CR 43:71-79 (2010)  -  DOI:

Thermal plasticity of wing size and shape in Drosophila melanogaster, D. simulans and their hybrids

V. Trotta1,*, C. Pertoldi2,3, A. Rudoy1, T. Manenti1, S. Cavicchi1, D. Guerra1

1Alma Mater Studiorum, Università di Bologna, Dipartimento di Biologia Evoluzionistica Sperimentale, Via Selmi 3,
40126 Bologna, Italy
2Department of Biological Sciences, Ecology and Genetics, Aarhus University, Ny Munkegade, Building 1540,
8000 Århus C, Denmark
3Mammal Research Institute, Polish Academy of Sciences, Waszkiewicza 1c, 17-230 Bialowieża, Poland

ABSTRACT: Populations of Drosophila melanogaster, as well as of other Drosophila species, show body size differences according to their geographic origin. Thermal selection is considered to be the most likely cause explaining these differences. We investigated wing size, wing shape and their relationship in 3 different geographic populations of D. melanogaster, 1 population of D. simulans, and their interspecific hybrids grown at 18, 21, 25 and 28°C. The aim was to explore how the past adaptive history of 2 related species, or populations of the same species, modulates the plastic response to the environment. The wing size plasticity of hybrids between the temperate D. simulans (Bologna) and the 2 tropical D. melanogaster populations (Belém and Rio de Janeiro) was higher than that of parental species, probably as a side effect of a decanalized and compromised development at higher temperatures. The wing size plasticity of Bologna hybrids was the same as the parents, suggesting that the 2 species are subjected to the same plasticity selection. Wing shape was typical of each species, population and temperature. Shape differences increased in hybrids at higher temperatures as a consequence of developmental perturbation. The allometric relationship between size and shape changed among temperatures and among species, suggesting that the wing development is differently regulated in the 2 species and can be altered by natural selection. The allometry changed between populations of different geographic origin of D. melanogaster, but was similar in the 2 species that shared the same selective environment. Two species would have been subjected to the same plasticity selection, so the breakdown of the plastic response is avoided in hybrids. As a whole, these data suggest that thermal plasticity is a trait under selection and that similar mechanisms are at work in different species.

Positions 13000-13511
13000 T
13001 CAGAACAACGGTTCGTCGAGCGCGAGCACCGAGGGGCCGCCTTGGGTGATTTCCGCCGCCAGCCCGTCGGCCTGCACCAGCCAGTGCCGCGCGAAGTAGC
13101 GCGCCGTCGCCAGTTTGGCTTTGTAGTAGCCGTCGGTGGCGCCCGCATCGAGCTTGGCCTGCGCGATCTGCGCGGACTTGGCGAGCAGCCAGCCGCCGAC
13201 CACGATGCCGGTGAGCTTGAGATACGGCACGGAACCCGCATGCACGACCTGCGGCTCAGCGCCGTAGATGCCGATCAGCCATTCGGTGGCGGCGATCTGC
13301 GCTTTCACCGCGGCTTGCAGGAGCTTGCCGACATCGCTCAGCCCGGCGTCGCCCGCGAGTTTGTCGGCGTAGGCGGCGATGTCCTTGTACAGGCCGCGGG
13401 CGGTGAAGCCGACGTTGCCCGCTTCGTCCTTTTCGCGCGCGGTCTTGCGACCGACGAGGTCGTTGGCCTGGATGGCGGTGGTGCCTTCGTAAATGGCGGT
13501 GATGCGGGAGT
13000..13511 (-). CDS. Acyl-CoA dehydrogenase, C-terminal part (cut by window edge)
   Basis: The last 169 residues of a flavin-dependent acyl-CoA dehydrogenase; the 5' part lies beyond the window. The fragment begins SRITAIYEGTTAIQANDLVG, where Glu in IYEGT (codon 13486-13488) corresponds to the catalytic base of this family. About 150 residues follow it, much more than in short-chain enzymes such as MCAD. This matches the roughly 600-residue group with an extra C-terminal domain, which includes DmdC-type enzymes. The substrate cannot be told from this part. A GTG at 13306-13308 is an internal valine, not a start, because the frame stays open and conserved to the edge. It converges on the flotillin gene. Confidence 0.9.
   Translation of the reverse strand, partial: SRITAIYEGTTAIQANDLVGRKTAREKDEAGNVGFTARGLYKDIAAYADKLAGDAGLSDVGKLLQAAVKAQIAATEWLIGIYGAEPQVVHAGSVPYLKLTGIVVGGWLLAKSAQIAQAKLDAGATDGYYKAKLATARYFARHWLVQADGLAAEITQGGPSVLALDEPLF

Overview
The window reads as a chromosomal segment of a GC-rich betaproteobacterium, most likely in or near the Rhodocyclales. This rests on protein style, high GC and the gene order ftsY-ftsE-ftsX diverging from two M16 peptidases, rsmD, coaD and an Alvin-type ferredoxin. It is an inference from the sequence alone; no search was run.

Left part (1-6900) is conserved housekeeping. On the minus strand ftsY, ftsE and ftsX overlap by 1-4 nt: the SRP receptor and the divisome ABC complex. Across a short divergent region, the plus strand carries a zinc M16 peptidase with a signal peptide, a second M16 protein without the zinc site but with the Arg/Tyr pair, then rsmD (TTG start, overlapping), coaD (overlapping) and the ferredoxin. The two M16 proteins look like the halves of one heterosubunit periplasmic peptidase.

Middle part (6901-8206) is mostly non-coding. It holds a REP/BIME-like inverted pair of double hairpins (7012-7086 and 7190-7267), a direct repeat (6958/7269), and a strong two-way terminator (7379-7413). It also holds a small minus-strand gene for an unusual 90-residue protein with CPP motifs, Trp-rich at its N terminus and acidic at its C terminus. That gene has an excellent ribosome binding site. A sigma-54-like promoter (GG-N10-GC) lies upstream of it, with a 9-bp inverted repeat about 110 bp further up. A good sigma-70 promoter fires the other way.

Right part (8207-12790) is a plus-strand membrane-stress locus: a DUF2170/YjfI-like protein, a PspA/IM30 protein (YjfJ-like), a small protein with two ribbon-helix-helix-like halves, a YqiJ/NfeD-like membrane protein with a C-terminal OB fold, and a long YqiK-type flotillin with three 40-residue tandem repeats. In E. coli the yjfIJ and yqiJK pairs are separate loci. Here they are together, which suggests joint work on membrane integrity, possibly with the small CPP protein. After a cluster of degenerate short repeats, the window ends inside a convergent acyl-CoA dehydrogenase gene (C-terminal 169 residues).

KEY WORDS: Drosophila · Hybrids · Development · Evolutionary constraints · Phenotypic plasticity

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Cite this article as: Trotta V, Pertoldi C, Rudoy A, Manenti T, Cavicchi S, Guerra D (2010) Thermal plasticity of wing size and shape in Drosophila melanogaster, D. simulans and their hybrids. Clim Res 43:71-79.

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